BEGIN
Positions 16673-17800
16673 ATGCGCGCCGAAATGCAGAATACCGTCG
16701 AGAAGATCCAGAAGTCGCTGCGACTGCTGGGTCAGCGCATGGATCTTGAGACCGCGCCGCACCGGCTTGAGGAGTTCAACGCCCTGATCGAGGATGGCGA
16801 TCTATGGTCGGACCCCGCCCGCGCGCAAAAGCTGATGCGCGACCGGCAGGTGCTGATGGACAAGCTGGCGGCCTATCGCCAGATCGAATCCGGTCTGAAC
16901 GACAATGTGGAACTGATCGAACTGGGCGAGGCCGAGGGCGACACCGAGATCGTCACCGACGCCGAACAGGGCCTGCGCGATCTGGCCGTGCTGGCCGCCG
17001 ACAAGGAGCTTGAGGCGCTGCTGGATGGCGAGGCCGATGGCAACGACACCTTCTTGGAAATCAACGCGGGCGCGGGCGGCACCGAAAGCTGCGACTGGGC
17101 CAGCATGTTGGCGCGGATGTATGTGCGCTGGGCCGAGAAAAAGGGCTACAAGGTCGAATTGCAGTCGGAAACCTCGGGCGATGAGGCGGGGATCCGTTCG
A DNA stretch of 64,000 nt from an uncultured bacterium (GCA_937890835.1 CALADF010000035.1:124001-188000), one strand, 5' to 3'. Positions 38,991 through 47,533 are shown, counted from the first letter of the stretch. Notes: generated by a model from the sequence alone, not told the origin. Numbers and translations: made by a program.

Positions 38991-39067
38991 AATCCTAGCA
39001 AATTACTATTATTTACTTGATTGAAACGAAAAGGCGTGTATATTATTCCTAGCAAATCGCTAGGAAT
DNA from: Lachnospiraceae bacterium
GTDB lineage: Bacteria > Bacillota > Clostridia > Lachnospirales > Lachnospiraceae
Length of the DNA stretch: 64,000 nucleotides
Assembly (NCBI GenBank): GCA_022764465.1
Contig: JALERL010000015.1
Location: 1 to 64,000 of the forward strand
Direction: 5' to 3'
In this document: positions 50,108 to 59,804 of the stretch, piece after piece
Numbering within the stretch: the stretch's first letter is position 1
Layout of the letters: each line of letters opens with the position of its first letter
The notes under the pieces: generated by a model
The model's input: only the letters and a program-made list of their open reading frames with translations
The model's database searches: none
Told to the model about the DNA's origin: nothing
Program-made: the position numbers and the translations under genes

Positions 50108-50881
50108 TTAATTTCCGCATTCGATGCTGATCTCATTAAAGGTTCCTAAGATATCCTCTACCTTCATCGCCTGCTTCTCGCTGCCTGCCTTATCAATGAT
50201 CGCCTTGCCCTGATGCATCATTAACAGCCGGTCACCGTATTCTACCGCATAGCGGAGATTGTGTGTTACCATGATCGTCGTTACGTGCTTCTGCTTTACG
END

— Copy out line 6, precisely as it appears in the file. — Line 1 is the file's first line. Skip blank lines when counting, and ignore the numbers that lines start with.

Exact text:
17001 ACAAGGAGCTTGAGGCGCTGCTGGATGGCGAGGCCGATGGCAACGACACCTTCTTGGAAATCAACGCGGGCGCGGGCGGCACCGAAAGCTGCGACTGGGC